8 November 2017
High-end bi-xenon or LED headlamps could boost residual car values
The introduction by motor manufacturer of bi-xenon or LED headlamps on cars will have a positive impact on residual values, as well as boosting safety – according to Glass’s car editor Andy Cutler.
Mr Cutler said: ‘When you have driven a car with the latest generation of headlights and then jump back into a car with standard halogen headlamps, the difference is quite startling. They light up so much more of the road and in some cases they use clever technology that adjusts the beam to fit with the conditions, road type and also to avoid glare to oncoming traffic, whilst still maintaining a high beam elsewhere.’
'Clearly this can greatly enhance safety, but another positive factor is that the top end bi-xenon or LED headlamps will very often make a dramatic change to the appearance of the car, which can increase the residual value compared to a model with standard headlamps. In some instances manufacturers have launched a new model with the LED daytime running light signature across all trim levels, as the car can look so ordinary without it and they now realise that they can achieve an extra uplift in starting residual value that is set by the industry.’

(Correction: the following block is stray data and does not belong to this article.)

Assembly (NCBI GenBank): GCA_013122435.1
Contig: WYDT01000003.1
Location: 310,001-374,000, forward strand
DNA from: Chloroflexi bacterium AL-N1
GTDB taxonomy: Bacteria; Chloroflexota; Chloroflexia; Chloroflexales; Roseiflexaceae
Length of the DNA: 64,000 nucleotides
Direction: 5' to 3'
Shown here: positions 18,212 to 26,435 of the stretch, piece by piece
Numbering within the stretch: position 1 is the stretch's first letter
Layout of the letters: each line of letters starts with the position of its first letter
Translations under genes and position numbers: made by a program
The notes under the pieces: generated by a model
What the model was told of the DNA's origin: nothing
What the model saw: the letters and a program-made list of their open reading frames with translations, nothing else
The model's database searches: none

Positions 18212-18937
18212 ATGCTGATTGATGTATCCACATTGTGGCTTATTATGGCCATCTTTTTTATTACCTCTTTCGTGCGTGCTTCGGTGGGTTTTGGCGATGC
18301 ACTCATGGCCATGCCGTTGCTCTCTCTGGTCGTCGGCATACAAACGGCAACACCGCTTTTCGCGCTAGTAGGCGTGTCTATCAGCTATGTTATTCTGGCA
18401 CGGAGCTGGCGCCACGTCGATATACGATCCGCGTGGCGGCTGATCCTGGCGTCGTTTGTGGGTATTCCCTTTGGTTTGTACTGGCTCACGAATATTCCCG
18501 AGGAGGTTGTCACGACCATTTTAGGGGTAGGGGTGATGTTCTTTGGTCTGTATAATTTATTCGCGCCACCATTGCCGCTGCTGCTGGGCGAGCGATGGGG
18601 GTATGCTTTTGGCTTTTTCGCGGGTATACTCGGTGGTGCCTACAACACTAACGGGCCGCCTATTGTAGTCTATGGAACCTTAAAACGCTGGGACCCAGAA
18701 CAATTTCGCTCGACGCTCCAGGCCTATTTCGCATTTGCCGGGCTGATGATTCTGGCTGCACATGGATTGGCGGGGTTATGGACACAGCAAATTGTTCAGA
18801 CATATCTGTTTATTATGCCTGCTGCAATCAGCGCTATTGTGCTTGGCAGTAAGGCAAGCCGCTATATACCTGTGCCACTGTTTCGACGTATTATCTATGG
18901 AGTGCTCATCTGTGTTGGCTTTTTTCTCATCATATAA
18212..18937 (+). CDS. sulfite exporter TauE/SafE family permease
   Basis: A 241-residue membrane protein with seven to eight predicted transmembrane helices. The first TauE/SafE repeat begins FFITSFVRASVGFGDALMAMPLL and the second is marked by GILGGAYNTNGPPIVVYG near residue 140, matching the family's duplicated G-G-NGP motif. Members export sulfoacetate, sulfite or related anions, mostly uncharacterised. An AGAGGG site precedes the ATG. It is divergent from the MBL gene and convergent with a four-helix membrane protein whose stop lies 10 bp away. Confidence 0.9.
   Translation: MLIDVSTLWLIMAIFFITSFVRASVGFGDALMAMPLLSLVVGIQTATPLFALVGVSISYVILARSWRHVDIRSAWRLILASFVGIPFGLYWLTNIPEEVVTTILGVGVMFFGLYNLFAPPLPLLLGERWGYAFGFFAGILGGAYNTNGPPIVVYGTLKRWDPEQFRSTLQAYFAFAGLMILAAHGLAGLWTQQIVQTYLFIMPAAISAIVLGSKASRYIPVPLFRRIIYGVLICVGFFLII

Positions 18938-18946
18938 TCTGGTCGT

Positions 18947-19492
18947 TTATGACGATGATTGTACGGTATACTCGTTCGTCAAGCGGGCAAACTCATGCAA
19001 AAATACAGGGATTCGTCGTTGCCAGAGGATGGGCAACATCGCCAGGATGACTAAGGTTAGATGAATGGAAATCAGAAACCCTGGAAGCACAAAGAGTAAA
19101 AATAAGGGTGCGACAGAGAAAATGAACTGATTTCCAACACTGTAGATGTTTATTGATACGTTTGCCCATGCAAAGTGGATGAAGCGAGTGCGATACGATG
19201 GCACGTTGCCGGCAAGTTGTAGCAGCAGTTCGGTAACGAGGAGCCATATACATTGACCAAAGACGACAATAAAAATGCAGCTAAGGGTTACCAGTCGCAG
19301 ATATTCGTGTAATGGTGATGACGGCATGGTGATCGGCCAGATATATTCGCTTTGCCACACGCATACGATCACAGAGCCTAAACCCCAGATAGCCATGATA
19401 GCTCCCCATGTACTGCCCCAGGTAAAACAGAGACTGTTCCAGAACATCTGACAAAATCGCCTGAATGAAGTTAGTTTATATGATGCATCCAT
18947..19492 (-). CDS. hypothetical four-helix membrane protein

However, he warned that the one downside to choosing bi-xenon or LED headlamps was the cost of replacing damaged units.
Mr Cutler said: ‘The full LED headlamps and laser headlamps that are available can cost a small fortune. Whilst these are currently rarer and are often only standard on more expensive premium vehicles, there is a growing trend for cars to have xenon or bi-xenon headlamps as standard, and they can cost around £1000 in some cases to replace, and then there is the labour cost when it comes to fit them.
While this is not currently a widespread issue due to the rarity of these headlamps, as more cars with this technology enter the used car market, it could become a costly problem for consumers.